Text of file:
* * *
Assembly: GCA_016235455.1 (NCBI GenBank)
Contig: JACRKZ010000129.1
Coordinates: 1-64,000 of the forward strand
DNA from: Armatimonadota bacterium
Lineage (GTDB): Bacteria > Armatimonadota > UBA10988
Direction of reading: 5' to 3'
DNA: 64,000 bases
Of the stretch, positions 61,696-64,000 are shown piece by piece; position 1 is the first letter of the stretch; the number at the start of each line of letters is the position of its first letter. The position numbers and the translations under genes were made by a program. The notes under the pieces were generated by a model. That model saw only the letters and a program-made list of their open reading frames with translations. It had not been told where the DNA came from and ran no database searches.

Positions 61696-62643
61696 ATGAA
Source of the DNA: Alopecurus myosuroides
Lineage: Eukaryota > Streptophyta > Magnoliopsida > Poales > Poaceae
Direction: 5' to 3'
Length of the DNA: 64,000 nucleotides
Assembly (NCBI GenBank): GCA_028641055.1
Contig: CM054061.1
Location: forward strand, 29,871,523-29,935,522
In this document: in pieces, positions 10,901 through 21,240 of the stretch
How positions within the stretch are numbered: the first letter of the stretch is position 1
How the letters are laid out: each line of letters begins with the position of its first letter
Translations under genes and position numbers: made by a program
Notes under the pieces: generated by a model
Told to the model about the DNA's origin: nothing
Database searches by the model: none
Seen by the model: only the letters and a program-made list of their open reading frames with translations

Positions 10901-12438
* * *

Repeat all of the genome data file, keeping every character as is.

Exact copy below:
Assembly: GCA_016235455.1 (NCBI GenBank)
Contig: JACRKZ010000129.1
Coordinates: 1-64,000 of the forward strand
DNA from: Armatimonadota bacterium
Lineage (GTDB): Bacteria > Armatimonadota > UBA10988
Direction of reading: 5' to 3'
DNA: 64,000 bases
Of the stretch, positions 61,696-64,000 are shown piece by piece; position 1 is the first letter of the stretch; the number at the start of each line of letters is the position of its first letter. The position numbers and the translations under genes were made by a program. The notes under the pieces were generated by a model. That model saw only the letters and a program-made list of their open reading frames with translations. It had not been told where the DNA came from and ran no database searches.

Positions 61696-62643
61696 ATGAA
Source of the DNA: Alopecurus myosuroides
Lineage: Eukaryota > Streptophyta > Magnoliopsida > Poales > Poaceae
Direction: 5' to 3'
Length of the DNA: 64,000 nucleotides
Assembly (NCBI GenBank): GCA_028641055.1
Contig: CM054061.1
Location: forward strand, 29,871,523-29,935,522
In this document: in pieces, positions 10,901 through 21,240 of the stretch
How positions within the stretch are numbered: the first letter of the stretch is position 1
How the letters are laid out: each line of letters begins with the position of its first letter
Translations under genes and position numbers: made by a program
Notes under the pieces: generated by a model
Told to the model about the DNA's origin: nothing
Database searches by the model: none
Seen by the model: only the letters and a program-made list of their open reading frames with translations

Positions 10901-12438